Julian Axelrod: When I was first getting into rap, the most exciting (and obvious) entry points were the acts repurposing my favorite indie rock hits into something vaguely resembling rap: Chiddy Bang, Childish Gambino, etc. In retrospect, this sound hasn’t aged super well. The “Hey, I know that song!” production strategy lets the sample do most of the emotional heavy lifting, and most artists couldn’t figure out interesting ways to engage with the source material. But Young Thug always knows how to divine the deeper truth from a beat, even one based around something as ubiquitous as “Rocket Man.” Elton’s iconic refrain weaves in and out of the mix as Thug winds, warps, and wraps his wail around the decades-old siren call. The cheeky feature credit starts to develop a pathos of its own as the song slowly evolves into a cosmic duet: two trailblazers singing a ballad of isolation from opposite ends of the universe, finding solace in the arms of another icon.

Jacob Sujin Kuppermann: The trick about Young Thug is that he has always been more of a joke than his serious fans claim he is and far more serious than the internet memelords who love him ironically treat him as. At the peak of his powers (the incredible 2015-2016 run between Barter 6 and Jeffery), Thugger had the ability to conjure bizarre and beautiful pieces of rap music into existence by very virtue of his non-seriousness (consider the 11-second ad lib) — magical realist twists on the standard tropes of trap music. “High” is a pure expression of that ability, revived after a two-year stint in which it felt like Young Thug was trying out a lot of new things without any of them necessarily being good. Sure, its concept does a lot of the heavy lifting here — “Young Thug ft. Elton John” just makes sense as a concept, given that John’s takes on classic rock formalism analogize well with Thugger’s on trap. But, in practice, “High” is even better than I expected, in the way “Rocket Man” informs both the world-weary star thematics and the spacey, contemplative aesthetics of the track. The result is endlessly compelling, from the sound of Thugger harmonizing with Elton John on the intro to his second verse, full of the kind of off-the-wall similes that make him so distinctive as a performer.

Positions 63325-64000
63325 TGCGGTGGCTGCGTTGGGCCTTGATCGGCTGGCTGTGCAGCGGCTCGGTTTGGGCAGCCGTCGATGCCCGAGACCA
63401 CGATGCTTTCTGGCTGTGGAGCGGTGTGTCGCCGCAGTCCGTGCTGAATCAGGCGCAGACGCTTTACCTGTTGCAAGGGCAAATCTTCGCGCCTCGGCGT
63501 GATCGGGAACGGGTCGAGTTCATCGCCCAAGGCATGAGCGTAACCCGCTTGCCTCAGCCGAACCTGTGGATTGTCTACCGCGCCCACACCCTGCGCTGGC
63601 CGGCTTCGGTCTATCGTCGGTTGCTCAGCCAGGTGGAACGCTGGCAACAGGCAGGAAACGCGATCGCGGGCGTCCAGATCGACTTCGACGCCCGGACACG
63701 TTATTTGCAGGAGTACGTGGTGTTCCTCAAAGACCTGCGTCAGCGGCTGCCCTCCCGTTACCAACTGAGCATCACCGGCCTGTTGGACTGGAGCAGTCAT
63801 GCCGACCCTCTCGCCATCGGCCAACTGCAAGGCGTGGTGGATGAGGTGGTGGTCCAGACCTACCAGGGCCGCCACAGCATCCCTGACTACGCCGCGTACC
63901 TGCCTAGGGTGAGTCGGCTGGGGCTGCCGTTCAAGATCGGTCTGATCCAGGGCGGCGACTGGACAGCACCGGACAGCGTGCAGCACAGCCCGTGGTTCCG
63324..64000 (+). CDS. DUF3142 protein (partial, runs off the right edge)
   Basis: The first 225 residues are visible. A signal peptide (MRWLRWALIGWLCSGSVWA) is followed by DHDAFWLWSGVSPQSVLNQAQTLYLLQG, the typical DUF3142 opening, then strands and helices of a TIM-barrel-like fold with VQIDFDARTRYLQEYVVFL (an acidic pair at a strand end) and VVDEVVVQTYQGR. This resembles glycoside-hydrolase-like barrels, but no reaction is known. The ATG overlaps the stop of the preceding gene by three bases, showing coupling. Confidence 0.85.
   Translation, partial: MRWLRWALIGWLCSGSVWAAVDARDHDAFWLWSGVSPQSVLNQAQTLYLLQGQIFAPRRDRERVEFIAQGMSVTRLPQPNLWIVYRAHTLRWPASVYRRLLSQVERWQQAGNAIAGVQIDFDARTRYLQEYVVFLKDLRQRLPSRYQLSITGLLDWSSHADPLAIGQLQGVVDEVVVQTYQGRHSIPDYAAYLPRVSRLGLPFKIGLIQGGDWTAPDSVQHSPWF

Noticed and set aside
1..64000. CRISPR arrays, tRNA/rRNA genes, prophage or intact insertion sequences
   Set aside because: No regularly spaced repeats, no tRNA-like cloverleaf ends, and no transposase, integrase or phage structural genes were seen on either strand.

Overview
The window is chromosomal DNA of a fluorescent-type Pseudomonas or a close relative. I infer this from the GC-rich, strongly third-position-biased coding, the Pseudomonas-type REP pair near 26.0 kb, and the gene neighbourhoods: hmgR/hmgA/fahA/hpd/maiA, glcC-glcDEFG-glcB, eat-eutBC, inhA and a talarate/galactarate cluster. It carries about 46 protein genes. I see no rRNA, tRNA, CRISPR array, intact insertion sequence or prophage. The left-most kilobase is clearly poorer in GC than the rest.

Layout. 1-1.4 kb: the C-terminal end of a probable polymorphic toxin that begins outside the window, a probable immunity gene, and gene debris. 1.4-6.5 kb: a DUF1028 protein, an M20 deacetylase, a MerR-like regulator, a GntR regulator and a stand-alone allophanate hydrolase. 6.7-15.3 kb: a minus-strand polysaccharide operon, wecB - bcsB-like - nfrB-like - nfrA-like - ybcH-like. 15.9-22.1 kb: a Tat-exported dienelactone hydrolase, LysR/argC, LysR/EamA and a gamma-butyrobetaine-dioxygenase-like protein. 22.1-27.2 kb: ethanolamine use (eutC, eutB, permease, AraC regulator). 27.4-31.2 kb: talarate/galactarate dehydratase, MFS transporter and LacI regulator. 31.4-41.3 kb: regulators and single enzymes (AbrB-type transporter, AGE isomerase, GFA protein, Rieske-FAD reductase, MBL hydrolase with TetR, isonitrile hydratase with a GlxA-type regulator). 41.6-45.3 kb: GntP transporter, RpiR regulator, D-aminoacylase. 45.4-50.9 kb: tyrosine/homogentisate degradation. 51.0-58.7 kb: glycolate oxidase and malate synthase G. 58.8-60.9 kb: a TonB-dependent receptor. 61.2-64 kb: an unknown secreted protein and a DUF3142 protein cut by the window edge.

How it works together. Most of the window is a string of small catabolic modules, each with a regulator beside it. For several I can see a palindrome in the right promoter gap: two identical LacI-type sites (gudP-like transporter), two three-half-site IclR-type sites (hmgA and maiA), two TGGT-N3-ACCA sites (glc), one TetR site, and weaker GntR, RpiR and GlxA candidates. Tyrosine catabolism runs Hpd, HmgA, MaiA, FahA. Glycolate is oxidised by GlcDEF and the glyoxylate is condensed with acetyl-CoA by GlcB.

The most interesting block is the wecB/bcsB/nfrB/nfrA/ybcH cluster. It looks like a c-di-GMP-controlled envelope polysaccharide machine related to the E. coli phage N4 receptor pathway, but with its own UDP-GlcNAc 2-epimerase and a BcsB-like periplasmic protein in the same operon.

Joshua Minsoo Kim: Stelios Phili’s stitched-together “Rocket Man”-sampling beat is comfortingly nostalgic and insular, but warm piano chords and a hefty dose of reverb can only do so much to distract from Young Thug’s serviceable performance. Thugger’s constant growth from the I Came From Nothing mixtapes to Barter 6 was among the most satisfying career arcs of the decade, but he’s been on an increasingly noticeable decline for the past couple years. Which makes “High” such a marvel. Not because he’s back to delivering the most creative non-sequiturs in rap, or contorting his voice in spectacular new ways, but because the career stasis he’s facing pairs well with the drudgery of astronaut life found in Ray Bradbury’s “The Rocket Man.” This is a song that humanizes Thugger, that helps you empathize with his ingenuity being reduced to banality after all novelty has worn thin. When Thugger sings along with Elton John, he’s not just riffing on the stoner analogy, he’s embodying the same deflated character who was about to be incinerated by the sun. While Thugger’s career may not be over, a new wave of ATL rappers have rendered him a relic of the past. What is “High,” then, but a private moment of peace and reflection before his eventual demise?

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3 Responses to “Young Thug ft. Elton John – High”

  1. not to be overly score-obsessed but [6.9]-whatever is definitely the saddest score

  2. still a nice score

  3. Jacob: it’s the equivalent of #41 or #11 on the pop chart.